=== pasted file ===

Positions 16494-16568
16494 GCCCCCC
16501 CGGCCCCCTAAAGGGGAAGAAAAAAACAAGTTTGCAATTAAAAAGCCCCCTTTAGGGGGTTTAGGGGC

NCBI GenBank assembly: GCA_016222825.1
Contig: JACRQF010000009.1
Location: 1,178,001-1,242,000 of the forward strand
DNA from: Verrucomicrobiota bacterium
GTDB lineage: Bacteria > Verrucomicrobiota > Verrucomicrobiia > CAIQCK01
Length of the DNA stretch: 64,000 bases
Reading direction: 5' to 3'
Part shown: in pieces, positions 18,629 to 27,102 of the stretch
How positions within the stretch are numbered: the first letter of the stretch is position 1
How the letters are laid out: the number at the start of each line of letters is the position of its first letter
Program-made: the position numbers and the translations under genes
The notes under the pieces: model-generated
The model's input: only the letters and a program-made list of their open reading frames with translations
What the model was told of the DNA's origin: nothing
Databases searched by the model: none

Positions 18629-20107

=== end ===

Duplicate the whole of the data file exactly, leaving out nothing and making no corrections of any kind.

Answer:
Positions 16494-16568
16494 GCCCCCC
16501 CGGCCCCCTAAAGGGGAAGAAAAAAACAAGTTTGCAATTAAAAAGCCCCCTTTAGGGGGTTTAGGGGC

NCBI GenBank assembly: GCA_016222825.1
Contig: JACRQF010000009.1
Location: 1,178,001-1,242,000 of the forward strand
DNA from: Verrucomicrobiota bacterium
GTDB lineage: Bacteria > Verrucomicrobiota > Verrucomicrobiia > CAIQCK01
Length of the DNA stretch: 64,000 bases
Reading direction: 5' to 3'
Part shown: in pieces, positions 18,629 to 27,102 of the stretch
How positions within the stretch are numbered: the first letter of the stretch is position 1
How the letters are laid out: the number at the start of each line of letters is the position of its first letter
Program-made: the position numbers and the translations under genes
The notes under the pieces: model-generated
The model's input: only the letters and a program-made list of their open reading frames with translations
What the model was told of the DNA's origin: nothing
Databases searched by the model: none

Positions 18629-20107